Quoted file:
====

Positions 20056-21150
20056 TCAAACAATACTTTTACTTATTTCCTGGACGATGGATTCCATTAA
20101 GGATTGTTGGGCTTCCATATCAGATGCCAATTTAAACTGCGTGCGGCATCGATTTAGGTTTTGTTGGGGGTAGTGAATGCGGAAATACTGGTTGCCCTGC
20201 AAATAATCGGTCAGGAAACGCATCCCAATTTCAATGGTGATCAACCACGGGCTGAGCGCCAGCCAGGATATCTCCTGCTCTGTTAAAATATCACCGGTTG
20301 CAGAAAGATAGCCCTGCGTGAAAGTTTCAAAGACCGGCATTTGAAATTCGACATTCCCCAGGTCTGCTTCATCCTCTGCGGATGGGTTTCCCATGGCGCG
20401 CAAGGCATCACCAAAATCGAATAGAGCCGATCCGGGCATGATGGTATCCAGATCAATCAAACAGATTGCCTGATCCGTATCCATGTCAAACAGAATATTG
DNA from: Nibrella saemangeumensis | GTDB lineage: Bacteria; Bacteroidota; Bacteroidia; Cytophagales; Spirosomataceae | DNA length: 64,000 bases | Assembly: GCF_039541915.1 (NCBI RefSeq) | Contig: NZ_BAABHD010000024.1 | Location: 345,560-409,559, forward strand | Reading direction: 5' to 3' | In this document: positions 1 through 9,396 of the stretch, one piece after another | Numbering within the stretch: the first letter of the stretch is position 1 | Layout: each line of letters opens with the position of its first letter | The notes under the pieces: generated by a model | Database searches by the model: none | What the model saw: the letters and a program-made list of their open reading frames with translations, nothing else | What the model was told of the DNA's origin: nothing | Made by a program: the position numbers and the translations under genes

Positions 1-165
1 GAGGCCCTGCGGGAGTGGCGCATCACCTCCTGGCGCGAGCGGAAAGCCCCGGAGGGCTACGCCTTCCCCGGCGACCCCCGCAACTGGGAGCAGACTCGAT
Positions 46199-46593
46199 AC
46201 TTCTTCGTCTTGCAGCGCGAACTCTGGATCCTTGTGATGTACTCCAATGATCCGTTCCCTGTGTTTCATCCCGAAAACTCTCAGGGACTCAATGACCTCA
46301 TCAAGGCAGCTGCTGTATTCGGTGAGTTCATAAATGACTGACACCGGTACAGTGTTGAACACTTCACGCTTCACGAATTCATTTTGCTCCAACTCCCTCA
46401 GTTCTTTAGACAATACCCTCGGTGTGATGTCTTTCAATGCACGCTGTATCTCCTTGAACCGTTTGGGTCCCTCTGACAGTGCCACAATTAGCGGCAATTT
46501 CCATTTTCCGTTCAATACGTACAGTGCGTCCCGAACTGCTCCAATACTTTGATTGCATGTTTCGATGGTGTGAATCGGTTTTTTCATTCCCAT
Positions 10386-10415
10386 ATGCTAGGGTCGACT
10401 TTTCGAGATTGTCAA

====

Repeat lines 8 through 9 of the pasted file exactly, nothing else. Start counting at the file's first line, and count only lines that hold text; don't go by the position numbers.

Positions 1-165
1 GAGGCCCTGCGGGAGTGGCGCATCACCTCCTGGCGCGAGCGGAAAGCCCCGGAGGGCTACGCCTTCCCCGGCGACCCCCGCAACTGGGAGCAGACTCGAT